jpmeyer´s last blog ..Why is everyone raving about Kimi ni TodokeMy ComLuv Profile


January 22, 2011

ghostlightning on Macross’ justification of the existence of giant humanoid mecha

Original Post: Super Dimensional Fortress Macross (My boyfriend is a nimrod.)

  1. Here’s what I have for you:

    Macross, more than any other robot anime, actually presents the least ludicrous justification for giant humanoid robots as weapons.

    Let’s remove the sillier super robot shows out of this (sorry Mazinkaiser, sorryTTGL, etc).

    Then, let’s consider the most anal anime involving mechanized weapons: FLAG,AppleseedGhost in the Shell. You’ll notice that only AS has humanoid robots, but they are far closer to human sized. They are nowhere near the trope humongous mecha. The larger mechanized weapons in these shows when they occur, are NOT humanoid.

    Why is it important to distinguish this? It’s because humanoid robots allow the anime to entertain us with robot grappling, robot sword fighting, and basically giving everything a battle anime/action show can give only even more awesome (metal!).

    So having removed those shows out of the conversation, we are left with Gundam — the most prominent representative of the “Real” robot sub-genre.

    Gundam doesn’t even really try to justify the conceit of having giant mobile suits. There’s no particular reason why aircraft or spacecraft cannot perform better as fighting units over mobile suits. There’s no particular reason why tanks cannot outperform them on the ground.

    Mobile suits are not aerodynamic, are slow everywhere within the atmosphere; and in space they present a rather large target for the kind of ordnance they bring to bear (of course, the super prototypes of the AU Gundams will “justify” this, but they suck).

    They are conceits, because watching humanoids fight is great. It really is. Now make them giant humanoid suits of armor, then we’re talking about one of the great contributions to entertainment (you’re reading the opinion of a robot fanboy, don’t even act surprised). Gundam has no strong excuse as to why giant robots exist, and are the best ways to conduct warfare, except that they look awesome.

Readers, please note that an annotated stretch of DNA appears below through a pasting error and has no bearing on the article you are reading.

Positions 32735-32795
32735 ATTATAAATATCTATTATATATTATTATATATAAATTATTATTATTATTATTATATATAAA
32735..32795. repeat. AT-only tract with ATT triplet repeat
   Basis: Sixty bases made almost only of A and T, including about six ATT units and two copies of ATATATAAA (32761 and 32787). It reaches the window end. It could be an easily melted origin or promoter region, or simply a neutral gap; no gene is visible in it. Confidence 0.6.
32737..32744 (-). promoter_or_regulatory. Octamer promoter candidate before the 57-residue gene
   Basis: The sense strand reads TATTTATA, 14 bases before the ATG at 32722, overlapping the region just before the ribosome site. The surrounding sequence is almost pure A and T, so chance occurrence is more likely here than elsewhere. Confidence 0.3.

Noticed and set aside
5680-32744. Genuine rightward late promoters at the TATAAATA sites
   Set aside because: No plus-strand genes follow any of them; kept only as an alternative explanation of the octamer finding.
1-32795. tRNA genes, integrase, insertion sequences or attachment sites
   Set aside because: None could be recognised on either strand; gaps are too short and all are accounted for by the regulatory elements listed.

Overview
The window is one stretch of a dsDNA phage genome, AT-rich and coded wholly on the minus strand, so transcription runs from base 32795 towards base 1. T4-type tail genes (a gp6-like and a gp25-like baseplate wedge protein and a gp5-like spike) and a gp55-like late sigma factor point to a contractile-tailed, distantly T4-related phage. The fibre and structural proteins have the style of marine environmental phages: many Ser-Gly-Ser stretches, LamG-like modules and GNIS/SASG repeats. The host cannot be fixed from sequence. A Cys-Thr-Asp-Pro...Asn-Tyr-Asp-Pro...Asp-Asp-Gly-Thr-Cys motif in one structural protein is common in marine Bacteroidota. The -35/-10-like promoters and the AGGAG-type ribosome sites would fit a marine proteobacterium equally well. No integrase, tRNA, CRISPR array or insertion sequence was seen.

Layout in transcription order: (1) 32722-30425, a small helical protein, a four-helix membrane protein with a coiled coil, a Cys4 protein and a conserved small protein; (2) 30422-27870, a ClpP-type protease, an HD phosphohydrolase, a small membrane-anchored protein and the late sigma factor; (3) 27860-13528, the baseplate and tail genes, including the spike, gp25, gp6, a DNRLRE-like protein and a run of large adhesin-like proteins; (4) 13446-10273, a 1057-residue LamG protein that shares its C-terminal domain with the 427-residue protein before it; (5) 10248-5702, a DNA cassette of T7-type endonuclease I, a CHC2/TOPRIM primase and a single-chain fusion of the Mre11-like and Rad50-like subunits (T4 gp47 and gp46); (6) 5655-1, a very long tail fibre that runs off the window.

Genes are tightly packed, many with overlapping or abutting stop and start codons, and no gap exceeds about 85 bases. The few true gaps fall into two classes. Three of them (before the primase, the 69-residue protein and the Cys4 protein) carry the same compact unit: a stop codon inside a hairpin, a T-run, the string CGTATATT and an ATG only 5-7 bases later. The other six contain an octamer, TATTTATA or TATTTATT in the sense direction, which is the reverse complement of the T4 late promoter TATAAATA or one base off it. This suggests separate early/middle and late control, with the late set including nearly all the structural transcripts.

I am okay with this.

    Macross does better. How? It matches the conceit of giant humanoid robots with giant humanoid enemies! The Zentraedi are effing giants, so the humans designed their Variable Fighter to be able to survive close quarters combat with these giant infantry.

    This is remarkably consistent with the logic of the anal robot shows I mentioned earlier. The Zentraedi, being giants already — do not need further use of proportionally gigantic robots for themselves. They use mobile coffins in space, I mean for all intents and purposes non-humanoid mechanized weapons (Regult, Glaug). The most humanoid forms are actual suits of armor (Quaedlunn Rau) powered to move in space and mounted with weapons.

    The logic is symmetrical, or at least consistent. There is no need for giant humanoid weapons, until there existed giant humanoids. The giant humanoids did not have proportionally giant humanoid robots because there was no one that much bigger than they are.

    Beyond the idea that the Variable Fighter is the finest military-use mecha in the robot sub-genre (which is another essay altogether), Macross shows (and it’s funny how these kinds of things elude most viewers) how well thought-out it is, despite obvious inability in parts to make things perfect.



January 18, 2011

Autonomous on the Harem Dynamics of Disappearance of Haruhi Suzumiya

Original Post: Nagato, or, Pinocchio Foiled

Autonomous said this on January 18, 2011 at 3:38 pm |

I can be persuaded that Haruhi fancies Kyon.

I can be persuaded that Mikuru fancies Kyon.

I can perhaps be persuaded that Nagato can overcome her extraterrestrial, interfacial nature and somehow fancy Kyon.

But that all three of them do??? To the extent of destroying and recreating worlds???

Ah. Well. Let’s examine this, shall we? I’ll preface this by saying that it’s been a while since I’ve examined Haruhi, so we’ll take all the AFAIKs and IIRCs and IMOs as implicit.

For a start, we have no evidence that Mikuru cares for Kyon as anything more than a friend. There’s a fairly popular theory that I’m partial to that she’s willing to play to his (unusually explicit) desire for her in order to exert influence over him (and thus indirectly Haruhi), but I don’t think she’s ever done anything that could be unequivocally qualified as eros rather thanphillia, unlike the other two girls.

Now, let’s examine Nagako. You make three important points in the above quote. A: she’s an alien. B: she’s an interface. C: she reconstructs the world to be with Kyon. The latter you single out as an exceptional act of devotion, possibly unaccountably so.

Is it? She is, as per point A, alien, with an alien viewpoint. You or I attach great significance to the regeneration of the universe, she might not. Of course, this requires speculation on the nature of Nagato’s alieness, which we simply don’t have the information to support. But I think we can reach this point another way.

Nagako is an interface. What exactly does that mean? She was created explicitly to perform a function; to facilitate the observation of and communication to humanity by/from the Integrated Data Entity. Now, I think it follows that in order to do this she needs to be able tounderstand humanity. She needs to understand, in particular, their emotions. I don’t think it’s much of a stretch to allow that in order to understand emotions you have to be able to feel them- and even if we disallow that, I think it’s safe to allow that the IDE, itself incapable of understanding emotion, would not have been capable of making a creature that understood it but did not feel it.

So, Yuki Nagato. Not an alien in the form of a human, but a human/alien hybrid. A bridge between the two worlds.